Article 9 of the Stockholm Convention requests Parties to facilitate or undertake the exchange of information relevant to alternatives to POPs, including information relating to their risks and their economic and social costs. Article 10 also encourages parties, in providing information on POPs and their alternatives, to use a broad range of means of communication.
In order to enable Parties to take measures to reduce or eliminate releases of POPs from intentional production and use in conformity with Article 3, for which alternatives do not exist yet or are not readily available, the Convention allows Parties to register specific exemptions for a specific period of time pursuant to Article 4 of the Convention. Annexes A and B of the Convention describe the specific exemptions and acceptable purposes that are available with respect to the relevant POPs.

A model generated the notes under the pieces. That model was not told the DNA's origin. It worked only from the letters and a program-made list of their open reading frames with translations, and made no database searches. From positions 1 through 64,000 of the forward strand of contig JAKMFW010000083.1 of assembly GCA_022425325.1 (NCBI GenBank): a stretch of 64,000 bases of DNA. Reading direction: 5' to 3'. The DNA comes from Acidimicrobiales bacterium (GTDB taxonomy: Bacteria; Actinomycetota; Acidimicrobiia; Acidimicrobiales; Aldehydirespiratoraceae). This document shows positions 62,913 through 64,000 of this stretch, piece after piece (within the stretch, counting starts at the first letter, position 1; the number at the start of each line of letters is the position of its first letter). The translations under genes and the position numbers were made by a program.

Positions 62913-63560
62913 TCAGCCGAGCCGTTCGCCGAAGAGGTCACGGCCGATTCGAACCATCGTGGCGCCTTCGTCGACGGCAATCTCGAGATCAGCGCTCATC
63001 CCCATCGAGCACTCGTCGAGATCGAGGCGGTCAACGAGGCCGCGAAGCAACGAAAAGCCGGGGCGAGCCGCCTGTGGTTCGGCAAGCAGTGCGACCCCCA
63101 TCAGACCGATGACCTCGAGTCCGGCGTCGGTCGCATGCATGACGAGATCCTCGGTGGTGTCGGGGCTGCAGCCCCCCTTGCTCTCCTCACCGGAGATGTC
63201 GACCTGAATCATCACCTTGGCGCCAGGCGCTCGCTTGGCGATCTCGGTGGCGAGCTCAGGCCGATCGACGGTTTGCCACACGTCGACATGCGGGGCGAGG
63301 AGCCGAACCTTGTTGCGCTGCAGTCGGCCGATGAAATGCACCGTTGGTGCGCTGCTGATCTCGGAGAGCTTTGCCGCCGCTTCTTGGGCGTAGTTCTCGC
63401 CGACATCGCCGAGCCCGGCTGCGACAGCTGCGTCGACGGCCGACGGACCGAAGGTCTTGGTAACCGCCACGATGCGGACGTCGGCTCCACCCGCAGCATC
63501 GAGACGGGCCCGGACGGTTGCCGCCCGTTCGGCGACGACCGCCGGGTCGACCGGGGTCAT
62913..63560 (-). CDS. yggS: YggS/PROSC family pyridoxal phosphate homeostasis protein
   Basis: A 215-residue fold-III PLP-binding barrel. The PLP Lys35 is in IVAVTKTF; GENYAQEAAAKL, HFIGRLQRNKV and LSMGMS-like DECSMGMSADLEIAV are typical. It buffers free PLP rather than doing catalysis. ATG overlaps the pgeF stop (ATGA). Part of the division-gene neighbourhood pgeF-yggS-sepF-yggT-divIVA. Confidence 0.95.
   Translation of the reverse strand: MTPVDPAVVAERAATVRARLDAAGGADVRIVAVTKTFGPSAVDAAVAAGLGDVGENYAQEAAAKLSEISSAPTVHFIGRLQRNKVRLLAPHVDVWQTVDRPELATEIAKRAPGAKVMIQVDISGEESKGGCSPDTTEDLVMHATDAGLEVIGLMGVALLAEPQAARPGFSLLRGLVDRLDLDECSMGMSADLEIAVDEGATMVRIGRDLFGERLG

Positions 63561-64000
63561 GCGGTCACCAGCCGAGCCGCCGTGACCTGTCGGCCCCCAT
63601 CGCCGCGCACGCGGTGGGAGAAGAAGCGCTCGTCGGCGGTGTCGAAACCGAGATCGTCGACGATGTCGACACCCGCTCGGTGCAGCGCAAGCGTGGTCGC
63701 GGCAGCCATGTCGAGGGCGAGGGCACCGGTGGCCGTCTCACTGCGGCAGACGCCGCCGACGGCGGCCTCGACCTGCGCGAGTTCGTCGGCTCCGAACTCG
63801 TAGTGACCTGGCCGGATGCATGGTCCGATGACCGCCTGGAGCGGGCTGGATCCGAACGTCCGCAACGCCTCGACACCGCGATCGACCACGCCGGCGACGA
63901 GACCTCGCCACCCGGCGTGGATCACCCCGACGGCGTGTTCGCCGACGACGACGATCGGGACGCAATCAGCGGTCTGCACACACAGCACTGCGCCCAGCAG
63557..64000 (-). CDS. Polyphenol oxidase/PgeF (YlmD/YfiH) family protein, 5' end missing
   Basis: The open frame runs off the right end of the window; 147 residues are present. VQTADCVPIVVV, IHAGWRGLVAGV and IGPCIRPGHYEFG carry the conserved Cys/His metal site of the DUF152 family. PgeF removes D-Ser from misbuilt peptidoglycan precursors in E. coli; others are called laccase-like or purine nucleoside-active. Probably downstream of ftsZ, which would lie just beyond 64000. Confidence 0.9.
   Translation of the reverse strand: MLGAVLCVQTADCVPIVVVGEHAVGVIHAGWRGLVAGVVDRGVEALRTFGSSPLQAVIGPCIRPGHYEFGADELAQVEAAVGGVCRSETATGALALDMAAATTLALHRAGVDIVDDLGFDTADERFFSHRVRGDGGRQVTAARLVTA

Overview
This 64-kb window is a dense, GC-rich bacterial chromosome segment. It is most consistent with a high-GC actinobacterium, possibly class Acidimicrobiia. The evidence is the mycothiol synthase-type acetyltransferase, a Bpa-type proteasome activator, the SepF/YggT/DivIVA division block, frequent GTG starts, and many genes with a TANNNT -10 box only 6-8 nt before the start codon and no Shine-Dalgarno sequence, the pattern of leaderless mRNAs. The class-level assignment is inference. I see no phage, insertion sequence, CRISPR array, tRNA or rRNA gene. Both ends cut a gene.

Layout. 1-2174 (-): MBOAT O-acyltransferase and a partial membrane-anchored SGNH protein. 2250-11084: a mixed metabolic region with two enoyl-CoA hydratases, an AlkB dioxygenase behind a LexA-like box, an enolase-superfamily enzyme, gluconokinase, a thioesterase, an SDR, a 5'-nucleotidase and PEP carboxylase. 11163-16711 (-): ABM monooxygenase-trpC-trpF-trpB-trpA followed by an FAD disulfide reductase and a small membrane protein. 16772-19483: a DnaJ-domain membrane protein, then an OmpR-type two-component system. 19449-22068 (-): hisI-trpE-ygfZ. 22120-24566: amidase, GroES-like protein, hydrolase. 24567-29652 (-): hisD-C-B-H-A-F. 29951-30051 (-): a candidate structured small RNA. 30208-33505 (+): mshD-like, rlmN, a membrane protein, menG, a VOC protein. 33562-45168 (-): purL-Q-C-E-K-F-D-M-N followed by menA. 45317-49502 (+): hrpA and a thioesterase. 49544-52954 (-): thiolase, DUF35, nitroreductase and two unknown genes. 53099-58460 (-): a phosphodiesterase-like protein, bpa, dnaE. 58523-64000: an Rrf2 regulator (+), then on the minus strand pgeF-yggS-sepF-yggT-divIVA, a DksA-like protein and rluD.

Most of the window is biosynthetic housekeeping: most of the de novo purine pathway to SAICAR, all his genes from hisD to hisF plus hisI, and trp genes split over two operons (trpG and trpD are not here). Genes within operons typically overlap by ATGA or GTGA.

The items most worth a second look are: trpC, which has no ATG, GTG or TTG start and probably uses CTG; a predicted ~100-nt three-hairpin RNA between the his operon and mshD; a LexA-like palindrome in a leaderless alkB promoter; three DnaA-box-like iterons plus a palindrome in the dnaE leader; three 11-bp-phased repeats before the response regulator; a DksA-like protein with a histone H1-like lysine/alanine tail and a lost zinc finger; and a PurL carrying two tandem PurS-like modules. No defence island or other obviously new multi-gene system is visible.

By its decision SC-4/3, the Conference of the Parties to the Convention (COP) encouraged those parties that might seek specific exemptions for future persistent organic pollutants to make efforts to introduce alternative measures as soon as possible.
In response to that decision and with a view to assisting parties to implement their obligations under Articles 9 and 10 of the Convention, the Secretariat launched at the end of 2010 activities on POPs-free products and processes.
At its fifth meeting in Geneva in April 2011, the COP took note of the POPs-free activities, which were integrated into the work programme of the secretariat in decision SC-5/28 with the understanding that that the Secretariat will provide the COP at its sixth meeting with results and outcomes of the implementation of the POPs-free programme.